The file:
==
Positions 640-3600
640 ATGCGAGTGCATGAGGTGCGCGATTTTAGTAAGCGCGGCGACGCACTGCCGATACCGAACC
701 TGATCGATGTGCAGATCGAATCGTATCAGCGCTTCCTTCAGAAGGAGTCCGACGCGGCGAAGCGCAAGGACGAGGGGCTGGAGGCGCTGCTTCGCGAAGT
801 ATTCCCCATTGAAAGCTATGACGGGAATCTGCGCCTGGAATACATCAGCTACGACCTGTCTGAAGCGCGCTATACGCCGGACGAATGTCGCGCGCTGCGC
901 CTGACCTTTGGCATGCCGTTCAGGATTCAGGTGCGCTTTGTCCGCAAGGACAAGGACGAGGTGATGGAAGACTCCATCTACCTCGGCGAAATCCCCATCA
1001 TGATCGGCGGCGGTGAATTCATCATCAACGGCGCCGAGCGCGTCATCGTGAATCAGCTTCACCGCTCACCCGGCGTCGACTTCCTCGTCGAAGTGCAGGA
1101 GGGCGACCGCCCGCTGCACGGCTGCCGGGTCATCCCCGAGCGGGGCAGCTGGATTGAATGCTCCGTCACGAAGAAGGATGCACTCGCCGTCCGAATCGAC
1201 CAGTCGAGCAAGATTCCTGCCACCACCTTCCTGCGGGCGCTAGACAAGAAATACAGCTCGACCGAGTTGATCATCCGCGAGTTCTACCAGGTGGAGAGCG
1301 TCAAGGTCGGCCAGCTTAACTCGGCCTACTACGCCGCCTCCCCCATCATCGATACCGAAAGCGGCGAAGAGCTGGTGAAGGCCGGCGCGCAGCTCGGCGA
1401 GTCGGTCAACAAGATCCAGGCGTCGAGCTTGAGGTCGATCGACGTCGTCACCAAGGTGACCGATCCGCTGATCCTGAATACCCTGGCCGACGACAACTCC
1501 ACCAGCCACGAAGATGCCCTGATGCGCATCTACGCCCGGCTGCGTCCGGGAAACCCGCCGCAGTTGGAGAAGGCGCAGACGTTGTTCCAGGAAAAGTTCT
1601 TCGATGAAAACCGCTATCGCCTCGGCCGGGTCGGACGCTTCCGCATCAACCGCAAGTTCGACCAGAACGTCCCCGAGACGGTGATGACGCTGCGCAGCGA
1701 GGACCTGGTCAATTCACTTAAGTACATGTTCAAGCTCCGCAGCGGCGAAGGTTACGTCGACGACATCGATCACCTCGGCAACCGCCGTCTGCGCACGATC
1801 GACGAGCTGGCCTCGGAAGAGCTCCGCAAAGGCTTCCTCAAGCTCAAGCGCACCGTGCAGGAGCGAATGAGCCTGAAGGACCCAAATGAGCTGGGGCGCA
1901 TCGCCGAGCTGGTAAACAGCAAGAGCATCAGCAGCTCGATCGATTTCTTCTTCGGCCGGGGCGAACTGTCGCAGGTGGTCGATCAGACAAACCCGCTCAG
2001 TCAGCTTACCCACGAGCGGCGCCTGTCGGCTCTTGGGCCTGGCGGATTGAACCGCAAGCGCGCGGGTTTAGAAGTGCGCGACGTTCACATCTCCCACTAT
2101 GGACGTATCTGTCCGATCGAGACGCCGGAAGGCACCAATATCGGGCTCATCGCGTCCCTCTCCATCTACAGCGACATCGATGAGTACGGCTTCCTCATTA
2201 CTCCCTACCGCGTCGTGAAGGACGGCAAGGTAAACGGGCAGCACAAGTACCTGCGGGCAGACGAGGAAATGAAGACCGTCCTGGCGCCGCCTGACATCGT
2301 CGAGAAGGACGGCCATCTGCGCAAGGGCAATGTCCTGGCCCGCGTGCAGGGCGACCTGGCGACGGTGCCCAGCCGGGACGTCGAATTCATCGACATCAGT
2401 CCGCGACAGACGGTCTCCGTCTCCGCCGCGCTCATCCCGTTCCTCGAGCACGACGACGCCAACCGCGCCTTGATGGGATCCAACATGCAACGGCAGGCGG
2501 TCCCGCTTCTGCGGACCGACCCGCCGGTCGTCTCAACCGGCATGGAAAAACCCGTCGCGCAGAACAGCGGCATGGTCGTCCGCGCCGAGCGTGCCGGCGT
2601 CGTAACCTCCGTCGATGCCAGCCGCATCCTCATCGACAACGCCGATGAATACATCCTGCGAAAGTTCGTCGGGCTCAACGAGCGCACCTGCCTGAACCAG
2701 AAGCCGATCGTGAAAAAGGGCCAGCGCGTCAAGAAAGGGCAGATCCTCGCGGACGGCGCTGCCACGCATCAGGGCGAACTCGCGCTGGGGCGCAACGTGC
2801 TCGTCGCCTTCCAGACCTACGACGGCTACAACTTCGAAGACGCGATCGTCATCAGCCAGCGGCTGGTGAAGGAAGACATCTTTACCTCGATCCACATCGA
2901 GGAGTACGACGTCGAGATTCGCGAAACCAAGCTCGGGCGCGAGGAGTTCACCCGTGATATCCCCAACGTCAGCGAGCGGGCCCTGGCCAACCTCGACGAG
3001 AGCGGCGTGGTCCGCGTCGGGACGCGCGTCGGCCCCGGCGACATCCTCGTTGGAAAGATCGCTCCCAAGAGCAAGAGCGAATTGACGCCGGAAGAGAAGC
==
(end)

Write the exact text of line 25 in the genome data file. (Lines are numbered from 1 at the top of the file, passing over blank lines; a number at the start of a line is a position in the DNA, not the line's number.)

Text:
2901 GGAGTACGACGTCGAGATTCGCGAAACCAAGCTCGGGCGCGAGGAGTTCACCCGTGATATCCCCAACGTCAGCGAGCGGGCCCTGGCCAACCTCGACGAG